Alfred, Lord Tennyson’s “The Charge of the Light Brigade” (Examiner, 1854)

“The Charge of the Light Brigade” is one of Tennyson’s best-known poems (Shannon 2). It was written in the fall of 1854, during the Crimean War, in response to an account of the battle of Balaclava in The Times. During this battle, the British Light Cavalry Brigade was mistakenly ordered to charge a valley held by heavily armed Russian troops in order to recover some guns the Russians had captured. The Brigade of about 700 troops was under heavy fire into the valley and out of it, and most of soldiers were killed (Houston 355–356). When he wrote this poem, Tennyson was already a hugely successful poet, having held the post of Poet Laureate since 1850, the same year that In Memoriam was published (Ricks 219).

“The Charge of the Light Brigade” was first published on December 9, 1854 in The Examiner, a weekly newspaper published in London (Houston 356). Circulation figures for that particular issue are not available, but in 1855 The Examiner cost 6d and had a weekly circulation of about 4900 (North).

The poem was revised and published in the volume Maud: And Other Poems in 1855. Tennyson changed the end of the poem and edited out the phrase “someone had blundered” and the name of one of the officers (Captain Nolan), which had appeared in the version in The Examiner (Houston 357). The first edition of Maud appeared on July 28, 1855, priced at 5 shillings (“A List of Books” 6). Of the first edition’s run of 10 000 copies, about 8500 were sold by late November 1855. Sales slowed in early 1856, however, and a second edition was not released until later that year (Shannon 10–11).

Tennyson reconsidered the changes made to the poem for the Maud volume and revised it once again in August 1855. He changed the ending back to the original one published in The Examiner and restored the line “someone had blundered” (Houston 357). He prepared this final version of the poem at the request of a chaplain from the Society for the Propagation of the Gospel, who mentioned to an acquaintance of a friend of Tennyson’s that the poem was “the greatest favourite of the soldiers—half are singing it & all want to have on black & white—so as to read—what has so taken them” (qtd in Shannon 7–8). Tennyson sent 2000 copies of the poem to the soldiers in pamphlet form. This “soldier’s version” of the poem is generally regarded as authoritative; Tennyson himself wrote in a letter that he was “convinced now after writing it [the poem] out that this is the best version” (Shannon 7–8).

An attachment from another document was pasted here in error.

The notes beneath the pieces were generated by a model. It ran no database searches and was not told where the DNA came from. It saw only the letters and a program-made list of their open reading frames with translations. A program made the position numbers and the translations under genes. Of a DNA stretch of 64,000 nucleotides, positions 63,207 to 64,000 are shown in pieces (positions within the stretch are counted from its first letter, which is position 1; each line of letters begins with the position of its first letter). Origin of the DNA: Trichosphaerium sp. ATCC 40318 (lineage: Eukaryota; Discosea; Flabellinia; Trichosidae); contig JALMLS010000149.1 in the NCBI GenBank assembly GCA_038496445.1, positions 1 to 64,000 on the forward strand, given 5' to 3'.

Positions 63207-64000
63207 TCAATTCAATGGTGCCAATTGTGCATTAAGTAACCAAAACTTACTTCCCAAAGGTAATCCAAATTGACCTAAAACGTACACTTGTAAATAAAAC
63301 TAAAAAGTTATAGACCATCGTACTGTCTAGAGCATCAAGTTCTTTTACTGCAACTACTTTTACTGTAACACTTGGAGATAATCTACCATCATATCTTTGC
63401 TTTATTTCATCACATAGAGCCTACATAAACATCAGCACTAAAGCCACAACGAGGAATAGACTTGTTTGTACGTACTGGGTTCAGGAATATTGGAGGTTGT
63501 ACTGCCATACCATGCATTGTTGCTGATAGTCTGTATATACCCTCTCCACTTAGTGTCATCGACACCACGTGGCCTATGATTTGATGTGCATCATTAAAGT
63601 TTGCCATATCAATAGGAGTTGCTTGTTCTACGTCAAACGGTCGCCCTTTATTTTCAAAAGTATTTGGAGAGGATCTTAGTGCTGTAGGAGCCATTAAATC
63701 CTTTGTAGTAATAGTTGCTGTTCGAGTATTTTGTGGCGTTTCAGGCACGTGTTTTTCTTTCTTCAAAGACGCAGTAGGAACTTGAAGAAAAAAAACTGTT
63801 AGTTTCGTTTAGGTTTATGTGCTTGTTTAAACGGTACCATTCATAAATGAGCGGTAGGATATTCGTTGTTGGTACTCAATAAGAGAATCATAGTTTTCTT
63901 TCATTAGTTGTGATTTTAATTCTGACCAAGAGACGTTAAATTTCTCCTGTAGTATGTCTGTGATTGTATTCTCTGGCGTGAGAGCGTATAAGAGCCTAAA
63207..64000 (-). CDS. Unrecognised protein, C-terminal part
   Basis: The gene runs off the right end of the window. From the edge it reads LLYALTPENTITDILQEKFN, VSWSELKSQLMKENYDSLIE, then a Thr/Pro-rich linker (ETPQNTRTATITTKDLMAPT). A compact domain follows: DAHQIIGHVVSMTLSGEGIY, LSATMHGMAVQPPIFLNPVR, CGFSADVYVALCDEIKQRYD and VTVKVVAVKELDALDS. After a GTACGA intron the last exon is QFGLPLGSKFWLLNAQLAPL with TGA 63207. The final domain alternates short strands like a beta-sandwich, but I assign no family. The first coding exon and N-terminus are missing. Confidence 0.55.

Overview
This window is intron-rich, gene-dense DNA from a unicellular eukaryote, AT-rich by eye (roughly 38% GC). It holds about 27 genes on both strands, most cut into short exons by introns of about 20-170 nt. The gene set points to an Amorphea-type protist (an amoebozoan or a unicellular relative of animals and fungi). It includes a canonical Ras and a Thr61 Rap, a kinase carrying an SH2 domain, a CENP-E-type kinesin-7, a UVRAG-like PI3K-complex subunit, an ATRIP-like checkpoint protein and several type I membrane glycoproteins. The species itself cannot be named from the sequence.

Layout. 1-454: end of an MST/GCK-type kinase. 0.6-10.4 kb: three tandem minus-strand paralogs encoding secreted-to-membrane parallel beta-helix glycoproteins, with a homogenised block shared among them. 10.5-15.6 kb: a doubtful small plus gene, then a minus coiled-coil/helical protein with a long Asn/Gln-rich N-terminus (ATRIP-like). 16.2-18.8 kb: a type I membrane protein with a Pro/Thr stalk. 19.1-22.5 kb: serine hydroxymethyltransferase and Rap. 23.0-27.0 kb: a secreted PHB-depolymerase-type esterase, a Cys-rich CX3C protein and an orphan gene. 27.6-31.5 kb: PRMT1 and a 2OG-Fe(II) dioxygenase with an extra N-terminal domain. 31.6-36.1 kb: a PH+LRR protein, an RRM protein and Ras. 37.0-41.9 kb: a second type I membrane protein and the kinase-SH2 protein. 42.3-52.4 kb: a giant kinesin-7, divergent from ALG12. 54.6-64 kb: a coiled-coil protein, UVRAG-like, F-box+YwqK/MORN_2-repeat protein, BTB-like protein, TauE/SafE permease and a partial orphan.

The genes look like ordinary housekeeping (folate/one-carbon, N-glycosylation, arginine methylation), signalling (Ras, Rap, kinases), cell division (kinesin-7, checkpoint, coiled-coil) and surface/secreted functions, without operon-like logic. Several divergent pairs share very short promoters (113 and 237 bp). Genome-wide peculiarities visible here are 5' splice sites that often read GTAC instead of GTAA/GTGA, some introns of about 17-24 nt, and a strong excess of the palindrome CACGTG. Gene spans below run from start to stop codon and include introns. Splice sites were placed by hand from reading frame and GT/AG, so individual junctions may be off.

“The Charge” was very well known in its own day, and still is today. As “a Victorian recitation anthology favourite” (Camlot 28), it was recited by many children in school. The poem is also famously alluded to in Woolf’s To the Lighthouse (Markovits 496), pointing to the power of its influence over other writers. Another way that the poem has retained its popularity is that the poem was “immortalized” in Tennyson’s voice; a wax cylinder recording of Tennyson reciting the poem survives from 1890, designed as promotion for the Light Brigade Relief Fund, which provided aid to surviving members of the Brigade (Markovits 496).


Works Cited

“A List of Books Published by Edward Moxon, Dover Street.” Maud: And Other Poems. By Alfred Tennyson. London: Edward Moxon, Dover Street. 1855. 1–8. Print.

Camlot, Jason. “Alfred Tennyson, ‘The Charge of the Light Brigade’ (1854).” Victorian Review 35.1 (Spring 2009). 27–32. Web. JSTOR. 31 Oct. 2013.

Houston, Natalie M. “Reading the Victorian Souvenir: Sonnets and Photographs of the Crimean War.” The Yale Journal of Criticism 14.2 (Fall 2001). 353–383. Web. Project Muse. 5 November 2013.

“Lord Alfred Tennyson, ‘The Charge of the Light Brigade 1854.’” British Library. N.d. Web. 7 Nov. 2013.

Markovits, Stefanie. “Giving Voice to the Crimean War: Tennyson’s ‘Charge’ and Maud’s Battle-song.” Victorian Poetry 47.3 (Fall 2009). 481–503. Web. Project Muse. 5 Nov. 2013.

North, John S. “The Examiner.” The Waterloo Directory Of English Newspapers And Periodicals: 1800–1900. Series 2. Waterloo, ON: North Waterloo Academic Press. Web. 31 Oct. 2013.

Ricks, Christopher. Tennyson. Basingstoke: Macmillan, 1989. Print.

Shannon, Edgar and Ricks, Christopher. “’The Charge of the Light Brigade’: The Creation of a Poem.” Studies in Bibliography 38 (1985). 1–44. Web. JSTOR. 5 Nov. 2013.

Tennyson, Alfred. “The Charge of the Light Brigade.” The Examiner 9 December 1854: 780. Web. British Periodicals. 31 Oct. 2013.

—. “The Charge of the Light Brigade.” Maud: And Other Poems. London: Edward Moxon, Dover Street. 1855. 151–154. Print.



“Lord Alfred Tennyson, ‘The Charge of the Light Brigade 1854.’British Library. N.d. Web. 7 Nov. 2013.


“The Charge of the Light Brigade” in Maud: And Other Poems. Scans taken by me in Special Collections.


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